Tuesday, August 12, 2014
I have started and deleted this post more times than I can count over the past few months. I wanted to share my breastfeeding experience, but I thought does the internet really need another post about breastfeeding? Hasn't that been covered enough already? Then I thought about why I'm blogging in the first place. I want to share my story, our story, to inspire and encourage other moms. So, since everyone's story is unique, I am going to add one more post about breastfeeding to the internet. It may not be ground breaking, but I hope it encourages someone (even if that someone is me sometime in the future.)

Let me start off by saying that I do not think that breastfeeding is the only right way to feed your little one. Everyone's situation is different, so do whatever works for your family. To be honest, I always thought I would go straight to formula. My brothers and I were formula fed (and we turned out just fine), so that seemed like the obvious decision. But Corey was breastfed and suggested that we at least consider the idea. It seemed important to him, so I started researching. I read several books and everything I could find online. After learning everything I could on the topic and discussing it with Corey, I decided to give breastfeeding a shot. Actually, I decided that was absolutely the right thing for our family and was determined to make it happen.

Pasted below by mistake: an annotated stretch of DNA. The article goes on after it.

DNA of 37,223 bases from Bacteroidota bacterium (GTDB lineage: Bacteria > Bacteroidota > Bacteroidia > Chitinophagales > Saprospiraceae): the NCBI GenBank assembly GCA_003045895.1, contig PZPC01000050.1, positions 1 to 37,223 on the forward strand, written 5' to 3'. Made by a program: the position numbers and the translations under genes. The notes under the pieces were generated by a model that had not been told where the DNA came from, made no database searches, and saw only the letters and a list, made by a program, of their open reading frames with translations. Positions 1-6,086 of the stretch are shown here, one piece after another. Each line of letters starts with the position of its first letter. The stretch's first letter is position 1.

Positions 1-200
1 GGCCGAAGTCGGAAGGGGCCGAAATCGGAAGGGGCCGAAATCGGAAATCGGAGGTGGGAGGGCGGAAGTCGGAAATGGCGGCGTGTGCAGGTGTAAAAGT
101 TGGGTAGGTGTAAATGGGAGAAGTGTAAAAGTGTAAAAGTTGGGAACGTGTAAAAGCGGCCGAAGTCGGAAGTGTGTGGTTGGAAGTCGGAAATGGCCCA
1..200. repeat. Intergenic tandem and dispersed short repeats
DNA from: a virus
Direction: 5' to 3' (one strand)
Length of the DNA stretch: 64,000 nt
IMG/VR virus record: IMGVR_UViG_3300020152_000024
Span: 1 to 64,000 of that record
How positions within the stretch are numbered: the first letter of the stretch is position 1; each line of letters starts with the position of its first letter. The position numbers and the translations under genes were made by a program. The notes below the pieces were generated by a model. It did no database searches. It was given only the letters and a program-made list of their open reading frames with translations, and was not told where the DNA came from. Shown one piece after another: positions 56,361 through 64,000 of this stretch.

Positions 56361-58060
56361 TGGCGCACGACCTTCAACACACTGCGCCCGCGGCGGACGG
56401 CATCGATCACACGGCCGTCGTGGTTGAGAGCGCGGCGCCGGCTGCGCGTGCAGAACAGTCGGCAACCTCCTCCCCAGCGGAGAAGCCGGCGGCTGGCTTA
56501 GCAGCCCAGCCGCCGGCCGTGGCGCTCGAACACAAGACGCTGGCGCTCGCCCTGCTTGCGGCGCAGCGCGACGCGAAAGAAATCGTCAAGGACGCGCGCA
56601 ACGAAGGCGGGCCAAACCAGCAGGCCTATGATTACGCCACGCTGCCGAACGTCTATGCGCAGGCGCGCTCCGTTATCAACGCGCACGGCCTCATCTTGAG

Let me tell you, breastfeeding is hard work! If you are like me, you tend to think something that seems so natural should be pretty easy, right? I mean that is what our bodies are designed to do. That is not always the case though. It wasn't for us, and from what I hear, it isn't for a lot of women. Someone even told me to not even buy a pump before Cullen was born because breastfeeding may not work. I didn't like that attitude; I had my mind set on making this work. I knew that this is what we felt was right for us, so I was determined to do everything in my power to make it work. There were several times in the first few months where we could have switched to formula, and that would have been okay. But I was determined to try everything. It was tough at times, but I think all the hard work and tears were worth it in the end.

This is getting pretty wordy, so here goes. 

When we were in the hospital, most of our time was spent getting Cullen to latch. We tried over and over and over, but he just couldn't do it. So, to at least tell my body it was time to start making milk, the nurses suggested I start pumping. The first few times I pumped I only got a few drops of colostrum, but we gave even those few drops to Cullen. He wasn't getting much from me, and had started to lose a good bit of wait, so we decided to supplement with a little formula. The three days we were in the hospital Cullen's feeding schedule looked like this: Try to get him to latch for about 10 minutes. No luck. Pump for 15 minutes. Feed Cullen with whatever I pumped. Supplement with formula through a curved syringe to get Cullen to practice sucking. Repeat two hours later. We did finally get him to latch occasionally, but he couldn't get any milk out.